exchanges act as a countervailing force to propaganda – both exposing Chinese nationals
to a wider intellectual world and American citizens to foreign cultures. The fact that America has so many high-ranking,
sought-after institutions – where even Xi Jinping sends his daughter – is a massive
diplomatic advantage that risks being wasted if foreigners aren’t welcome. When students return to China, these schools
often constitute their entire conception of America, the one that spreads to friends,
family, and, eventually, decision-makers. Cutting off Chinese students may help win
today’s trade war, but welcoming them is the only way to stop tomorrow’s conflicts
before they even begin. While not everyone can leave their country
and study abroad, we all have access to some of the most interesting classes online with
Skillshare! For example, maybe after watching “The Magic
of In-N-Out”, you want to start your own business – this course can help you create
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than $10 bucks a month. Thanks to Skillshare, and to you for watching!

100 thoughts on “Why So Many Chinese Students Come to America”

  1. I suggest you just shut your mouth instead of affirming statements with no basis. You don't know what could happen if we keep the doors open or if we close them. There's an infinite number of possible outcomes and real extrapolation in a global scenario is nearly impossible.

  2. A good balance for a countries education system is to have a solid kindergarten to high school education, have multiple factors to be used for university acceptances, and finally invest heavily in many universities to create multiple world class universities and multiple medium class universities. That way Indian and Chinese students can critically think while not having to fight tooth and nail just to have a decent education. It will also help the country to grow as a nation economically.

  3. I feel sorry for the Chinese people. Having so little opportunity. The classroom pictures were a bit heartbreaking.

    I don’t quite get it either. All over the world people are allowed to ask questions… except there I guess.

  4. My son went straight to work after high school. He is a plumber and knows the basics of electricity and wood work.
    Never needed any education to make lots of money.
    Owns his future. Never out of work. No boss. Makes all the money he wants. Can go anywhere in the world and his skills will always be required and needed.
    Best thing i ever did was to turn him away from college.

  5. It's fucked because China's Imperial Exams used to give people an opportunity to do well every year. Why have the stakes gotten so much higher that now if you don't do well once you're done for life?? A 1 year wait was strict enough, even too strict.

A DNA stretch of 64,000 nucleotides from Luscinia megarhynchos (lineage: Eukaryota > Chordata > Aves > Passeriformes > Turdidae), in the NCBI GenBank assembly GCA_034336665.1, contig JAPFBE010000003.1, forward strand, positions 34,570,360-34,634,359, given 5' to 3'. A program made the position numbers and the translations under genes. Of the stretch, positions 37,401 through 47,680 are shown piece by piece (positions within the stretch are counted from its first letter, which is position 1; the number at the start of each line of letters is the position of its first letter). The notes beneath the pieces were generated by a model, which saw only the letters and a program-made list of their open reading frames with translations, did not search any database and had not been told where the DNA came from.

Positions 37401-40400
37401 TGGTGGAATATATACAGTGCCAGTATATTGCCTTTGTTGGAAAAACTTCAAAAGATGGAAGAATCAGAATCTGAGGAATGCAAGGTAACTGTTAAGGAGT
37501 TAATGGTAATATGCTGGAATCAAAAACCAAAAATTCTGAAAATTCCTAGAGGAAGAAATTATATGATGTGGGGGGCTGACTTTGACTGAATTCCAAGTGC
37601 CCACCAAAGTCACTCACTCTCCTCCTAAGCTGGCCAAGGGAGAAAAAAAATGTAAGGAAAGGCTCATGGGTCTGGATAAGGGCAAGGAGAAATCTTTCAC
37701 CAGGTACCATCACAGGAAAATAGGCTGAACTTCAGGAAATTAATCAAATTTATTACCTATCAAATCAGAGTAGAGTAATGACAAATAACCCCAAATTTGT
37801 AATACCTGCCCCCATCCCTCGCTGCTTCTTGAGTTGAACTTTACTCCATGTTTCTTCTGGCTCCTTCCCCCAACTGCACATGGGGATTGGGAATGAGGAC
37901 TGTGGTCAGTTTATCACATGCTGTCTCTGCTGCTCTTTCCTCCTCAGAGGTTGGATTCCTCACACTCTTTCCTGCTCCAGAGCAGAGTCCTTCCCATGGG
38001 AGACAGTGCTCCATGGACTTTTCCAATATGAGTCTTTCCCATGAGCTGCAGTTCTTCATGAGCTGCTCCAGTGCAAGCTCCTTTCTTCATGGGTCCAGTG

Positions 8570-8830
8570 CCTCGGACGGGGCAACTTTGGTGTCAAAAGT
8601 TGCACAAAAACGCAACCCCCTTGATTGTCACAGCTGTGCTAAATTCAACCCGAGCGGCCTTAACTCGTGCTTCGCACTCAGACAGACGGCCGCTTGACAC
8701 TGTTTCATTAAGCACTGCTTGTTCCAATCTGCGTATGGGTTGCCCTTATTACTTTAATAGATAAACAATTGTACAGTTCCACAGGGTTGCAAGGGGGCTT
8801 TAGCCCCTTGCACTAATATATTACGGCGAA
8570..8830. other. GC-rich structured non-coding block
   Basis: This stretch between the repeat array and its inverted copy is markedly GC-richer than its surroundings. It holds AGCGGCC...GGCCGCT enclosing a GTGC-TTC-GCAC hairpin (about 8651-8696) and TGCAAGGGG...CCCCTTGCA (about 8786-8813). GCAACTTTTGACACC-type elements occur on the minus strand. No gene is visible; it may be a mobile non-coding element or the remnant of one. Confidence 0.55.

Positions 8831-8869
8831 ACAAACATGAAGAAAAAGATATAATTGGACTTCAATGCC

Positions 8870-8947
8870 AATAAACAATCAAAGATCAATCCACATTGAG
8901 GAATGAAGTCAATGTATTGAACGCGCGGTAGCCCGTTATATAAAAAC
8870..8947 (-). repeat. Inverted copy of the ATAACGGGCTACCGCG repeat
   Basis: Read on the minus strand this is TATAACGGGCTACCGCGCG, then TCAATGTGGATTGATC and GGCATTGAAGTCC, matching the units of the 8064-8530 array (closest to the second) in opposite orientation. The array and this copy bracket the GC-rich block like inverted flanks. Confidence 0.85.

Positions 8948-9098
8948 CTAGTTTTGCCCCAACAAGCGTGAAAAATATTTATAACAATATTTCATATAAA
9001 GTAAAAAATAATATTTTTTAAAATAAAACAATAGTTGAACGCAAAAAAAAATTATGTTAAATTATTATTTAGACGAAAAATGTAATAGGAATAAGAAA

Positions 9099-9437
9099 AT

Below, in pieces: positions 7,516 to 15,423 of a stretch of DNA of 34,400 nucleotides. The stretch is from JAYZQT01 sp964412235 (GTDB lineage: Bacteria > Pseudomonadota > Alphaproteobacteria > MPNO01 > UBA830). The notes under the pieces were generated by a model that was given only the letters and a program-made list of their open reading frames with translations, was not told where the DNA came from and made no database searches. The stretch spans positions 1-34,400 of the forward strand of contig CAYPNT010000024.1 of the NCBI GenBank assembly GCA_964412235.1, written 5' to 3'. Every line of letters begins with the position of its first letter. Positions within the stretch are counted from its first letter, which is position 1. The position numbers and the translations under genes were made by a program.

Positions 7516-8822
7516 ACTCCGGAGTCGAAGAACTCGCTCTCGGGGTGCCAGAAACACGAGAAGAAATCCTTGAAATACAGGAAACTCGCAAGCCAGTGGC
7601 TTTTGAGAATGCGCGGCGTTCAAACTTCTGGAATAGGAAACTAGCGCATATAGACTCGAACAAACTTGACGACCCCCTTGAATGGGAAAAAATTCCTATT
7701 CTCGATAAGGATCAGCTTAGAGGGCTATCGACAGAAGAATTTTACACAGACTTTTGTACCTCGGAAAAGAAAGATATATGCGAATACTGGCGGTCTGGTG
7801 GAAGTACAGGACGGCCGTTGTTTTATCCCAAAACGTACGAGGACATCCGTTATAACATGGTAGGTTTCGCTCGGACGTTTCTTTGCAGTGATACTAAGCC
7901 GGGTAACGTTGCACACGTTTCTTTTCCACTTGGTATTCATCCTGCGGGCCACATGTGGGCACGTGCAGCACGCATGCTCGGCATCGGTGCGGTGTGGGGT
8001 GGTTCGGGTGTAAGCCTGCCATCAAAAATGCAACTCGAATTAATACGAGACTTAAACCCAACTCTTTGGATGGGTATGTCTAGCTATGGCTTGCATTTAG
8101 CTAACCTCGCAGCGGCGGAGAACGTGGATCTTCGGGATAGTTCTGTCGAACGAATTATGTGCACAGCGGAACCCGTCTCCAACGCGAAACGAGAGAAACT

6. OK stop stereotyping. I can only speak for myself. So I came to US because salary here is much higher. Although China is getting richer, it still gonna take many many years for its salary level to catch up. If you live in NYC/LA you probably also enjoy the diversity there but for most people it's only about the money.

  7. I go to Georgia Tech, and I swear there are more Chinese and Indian international students in my classes than Americans… and they all pay full tuition.. Go Figure

  8. So much is left out of this video. An agency fee of $10k. Yeah, for those students who are too lazy or too wealthy to simply apply like any other student. There are really two types of Chinese students. The first is one who is academically ambitious and wants to avoid the Chinese school system and with the support of his parents, who always pay (never usually as the video states) tuition, because Chinese students don't typically get their first jobs until after university, he is set on studying abroad. The second type of student is not at all academically inclined but has wealthy ambitious parents who want the bragging rights for having a child get into a foreign university. These parents scheme and hire unscrupulous agent who often do all the application work. The student is not only unqualified for university work but not even able to understand the application process.

    The maker of this video is bending over backwards to bemoan the plight of Chinese students in the USA while also showing a complete lack of awareness for Chinese university life. (BtW Haigui is pronounced Haigway) Oh no, only a few dormitories are open so the international students who don't return home for the holidays have fewer housing options; meanwhile, in China dormitories often have 6-8 students per room on beds without mattresses. And the reasons that Chinese students must take remedial English classes is because they are only accepted as provisional students until they show proficiency in English. The Chinese students who complain about this don't care about communicating in English. They don't see universities as places of learning or sharing ideas. They want to get their credential as quickly as possible and return to China.

    Thailand? What mainland students go to Thailand to study? But after talking about the high costs of education for international students in the USA, the narration jumps to stats about Australia? Wtf? This video is a mess and is likely produced by a US education lobby

  9. It's not just because of money, the score cap is based on where you born. If you were born in CA, you can't take the exam in WA unless your parent and you move to WA and live there for years. This option only available in four places in the entire nation, and require continuous 3-6 years living, attend school and pay social security at the place. The exam may differ depending on the location, for good or bad.